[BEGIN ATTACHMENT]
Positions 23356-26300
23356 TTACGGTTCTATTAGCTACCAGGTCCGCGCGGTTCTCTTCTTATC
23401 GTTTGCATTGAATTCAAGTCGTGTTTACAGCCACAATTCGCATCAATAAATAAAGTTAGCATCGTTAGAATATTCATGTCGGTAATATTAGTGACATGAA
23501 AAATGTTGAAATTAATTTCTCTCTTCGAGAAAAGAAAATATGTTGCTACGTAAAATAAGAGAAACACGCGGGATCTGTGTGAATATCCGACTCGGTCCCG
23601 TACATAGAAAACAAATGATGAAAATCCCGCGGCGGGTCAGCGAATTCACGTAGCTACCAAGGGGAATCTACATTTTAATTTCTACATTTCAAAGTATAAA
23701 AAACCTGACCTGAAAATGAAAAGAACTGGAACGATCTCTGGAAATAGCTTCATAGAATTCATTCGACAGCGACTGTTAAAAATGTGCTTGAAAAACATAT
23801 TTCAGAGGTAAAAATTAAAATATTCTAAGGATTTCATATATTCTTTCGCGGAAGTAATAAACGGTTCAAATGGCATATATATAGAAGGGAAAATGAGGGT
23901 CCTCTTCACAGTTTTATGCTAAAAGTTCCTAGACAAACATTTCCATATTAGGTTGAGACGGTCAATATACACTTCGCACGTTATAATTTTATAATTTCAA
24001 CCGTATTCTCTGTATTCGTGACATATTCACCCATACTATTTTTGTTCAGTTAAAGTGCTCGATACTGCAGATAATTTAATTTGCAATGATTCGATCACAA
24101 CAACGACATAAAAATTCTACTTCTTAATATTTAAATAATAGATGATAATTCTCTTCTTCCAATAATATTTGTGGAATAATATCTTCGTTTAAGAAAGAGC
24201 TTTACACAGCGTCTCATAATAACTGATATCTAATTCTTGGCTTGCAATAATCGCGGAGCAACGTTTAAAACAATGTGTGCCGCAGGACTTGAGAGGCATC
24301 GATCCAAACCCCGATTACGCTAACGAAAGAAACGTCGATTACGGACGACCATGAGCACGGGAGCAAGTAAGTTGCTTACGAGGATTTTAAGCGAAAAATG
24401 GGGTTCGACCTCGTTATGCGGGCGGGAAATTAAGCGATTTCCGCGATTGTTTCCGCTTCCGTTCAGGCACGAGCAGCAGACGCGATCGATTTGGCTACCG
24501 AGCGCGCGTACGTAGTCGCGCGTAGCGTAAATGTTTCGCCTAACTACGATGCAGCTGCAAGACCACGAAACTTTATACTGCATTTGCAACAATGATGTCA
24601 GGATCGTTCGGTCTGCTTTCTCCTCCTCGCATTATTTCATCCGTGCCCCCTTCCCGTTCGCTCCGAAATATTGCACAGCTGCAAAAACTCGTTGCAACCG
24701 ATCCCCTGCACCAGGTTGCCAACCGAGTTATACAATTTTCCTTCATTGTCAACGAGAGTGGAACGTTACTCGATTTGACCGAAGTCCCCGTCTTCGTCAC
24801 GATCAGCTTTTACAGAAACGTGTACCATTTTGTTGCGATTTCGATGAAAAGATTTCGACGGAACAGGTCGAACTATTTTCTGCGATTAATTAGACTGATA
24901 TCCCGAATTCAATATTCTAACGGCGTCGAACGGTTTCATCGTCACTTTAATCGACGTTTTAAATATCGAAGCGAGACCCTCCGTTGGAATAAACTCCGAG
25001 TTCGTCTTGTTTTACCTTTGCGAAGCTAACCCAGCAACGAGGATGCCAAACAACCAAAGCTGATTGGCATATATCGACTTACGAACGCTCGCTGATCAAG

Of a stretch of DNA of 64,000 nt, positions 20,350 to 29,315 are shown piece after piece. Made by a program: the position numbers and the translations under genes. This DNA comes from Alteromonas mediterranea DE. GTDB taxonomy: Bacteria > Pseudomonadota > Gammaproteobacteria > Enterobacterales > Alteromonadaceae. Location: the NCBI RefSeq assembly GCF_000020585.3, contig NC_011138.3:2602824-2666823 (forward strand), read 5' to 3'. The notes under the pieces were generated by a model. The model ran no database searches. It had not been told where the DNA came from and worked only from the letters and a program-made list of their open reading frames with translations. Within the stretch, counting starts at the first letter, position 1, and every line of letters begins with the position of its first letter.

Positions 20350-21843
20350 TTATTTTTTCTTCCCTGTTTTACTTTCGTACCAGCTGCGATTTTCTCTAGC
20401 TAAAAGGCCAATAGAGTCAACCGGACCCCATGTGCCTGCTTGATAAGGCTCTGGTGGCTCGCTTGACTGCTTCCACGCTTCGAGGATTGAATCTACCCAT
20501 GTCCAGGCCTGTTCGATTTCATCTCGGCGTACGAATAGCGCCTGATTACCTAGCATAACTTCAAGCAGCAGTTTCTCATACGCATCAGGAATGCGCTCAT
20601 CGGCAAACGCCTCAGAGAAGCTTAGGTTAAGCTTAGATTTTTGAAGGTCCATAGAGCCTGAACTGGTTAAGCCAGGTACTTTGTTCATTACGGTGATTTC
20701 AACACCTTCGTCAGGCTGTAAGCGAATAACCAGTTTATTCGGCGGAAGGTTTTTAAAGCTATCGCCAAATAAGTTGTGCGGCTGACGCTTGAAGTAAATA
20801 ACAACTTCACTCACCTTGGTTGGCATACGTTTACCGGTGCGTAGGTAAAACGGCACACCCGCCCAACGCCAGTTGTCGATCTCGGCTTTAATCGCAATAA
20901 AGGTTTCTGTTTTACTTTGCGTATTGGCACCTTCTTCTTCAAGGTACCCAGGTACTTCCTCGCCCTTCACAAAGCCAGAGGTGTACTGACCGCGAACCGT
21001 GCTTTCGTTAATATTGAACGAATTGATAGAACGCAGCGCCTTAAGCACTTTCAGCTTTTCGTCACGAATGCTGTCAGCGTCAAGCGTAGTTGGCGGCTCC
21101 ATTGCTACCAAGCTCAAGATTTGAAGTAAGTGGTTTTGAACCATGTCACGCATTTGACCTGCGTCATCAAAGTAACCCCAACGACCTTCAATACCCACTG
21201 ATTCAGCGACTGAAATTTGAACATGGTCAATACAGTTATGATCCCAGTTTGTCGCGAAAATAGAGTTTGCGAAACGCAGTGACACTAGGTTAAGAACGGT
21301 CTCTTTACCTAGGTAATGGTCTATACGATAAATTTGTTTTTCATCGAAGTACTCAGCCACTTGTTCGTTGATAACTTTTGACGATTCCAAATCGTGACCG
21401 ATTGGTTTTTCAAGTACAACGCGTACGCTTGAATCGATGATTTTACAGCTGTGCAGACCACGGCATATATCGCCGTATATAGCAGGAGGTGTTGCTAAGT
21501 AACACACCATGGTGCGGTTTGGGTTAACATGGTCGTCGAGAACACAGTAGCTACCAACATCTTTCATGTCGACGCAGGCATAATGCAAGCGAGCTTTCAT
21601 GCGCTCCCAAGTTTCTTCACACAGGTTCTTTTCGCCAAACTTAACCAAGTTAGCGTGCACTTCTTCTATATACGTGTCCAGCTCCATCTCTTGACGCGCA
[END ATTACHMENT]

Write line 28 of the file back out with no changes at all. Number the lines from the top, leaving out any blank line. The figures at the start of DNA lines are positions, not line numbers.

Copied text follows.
20901 AGGTTTCTGTTTTACTTTGCGTATTGGCACCTTCTTCTTCAAGGTACCCAGGTACTTCCTCGCCCTTCACAAAGCCAGAGGTGTACTGACCGCGAACCGT